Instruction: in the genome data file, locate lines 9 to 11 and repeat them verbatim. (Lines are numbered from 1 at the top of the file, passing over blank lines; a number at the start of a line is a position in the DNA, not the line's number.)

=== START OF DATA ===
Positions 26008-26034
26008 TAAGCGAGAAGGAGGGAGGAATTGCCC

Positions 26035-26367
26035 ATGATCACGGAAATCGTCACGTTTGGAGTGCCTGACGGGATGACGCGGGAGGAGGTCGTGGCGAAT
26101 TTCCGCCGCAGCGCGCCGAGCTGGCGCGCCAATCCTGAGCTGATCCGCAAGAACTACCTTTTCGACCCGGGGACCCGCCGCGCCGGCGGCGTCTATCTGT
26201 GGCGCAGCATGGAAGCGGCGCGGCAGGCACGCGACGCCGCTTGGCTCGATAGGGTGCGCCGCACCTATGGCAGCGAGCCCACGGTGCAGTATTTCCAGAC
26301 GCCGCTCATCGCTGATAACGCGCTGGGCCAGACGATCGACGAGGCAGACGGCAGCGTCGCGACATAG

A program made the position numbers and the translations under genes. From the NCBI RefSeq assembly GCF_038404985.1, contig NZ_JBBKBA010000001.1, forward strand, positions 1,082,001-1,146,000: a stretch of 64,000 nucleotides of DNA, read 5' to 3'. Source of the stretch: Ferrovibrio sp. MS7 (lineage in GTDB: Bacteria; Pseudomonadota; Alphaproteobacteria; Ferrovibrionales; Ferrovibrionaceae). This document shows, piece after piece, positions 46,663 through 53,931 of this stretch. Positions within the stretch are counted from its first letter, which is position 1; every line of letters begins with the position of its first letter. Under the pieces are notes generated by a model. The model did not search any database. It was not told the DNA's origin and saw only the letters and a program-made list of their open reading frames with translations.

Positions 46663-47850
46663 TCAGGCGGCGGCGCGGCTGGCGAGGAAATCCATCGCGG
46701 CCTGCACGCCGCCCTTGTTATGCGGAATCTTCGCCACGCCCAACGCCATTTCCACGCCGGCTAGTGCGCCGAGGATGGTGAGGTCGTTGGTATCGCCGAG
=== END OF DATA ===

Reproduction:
Positions 46663-47850
46663 TCAGGCGGCGGCGCGGCTGGCGAGGAAATCCATCGCGG
46701 CCTGCACGCCGCCCTTGTTATGCGGAATCTTCGCCACGCCCAACGCCATTTCCACGCCGGCTAGTGCGCCGAGGATGGTGAGGTCGTTGGTATCGCCGAG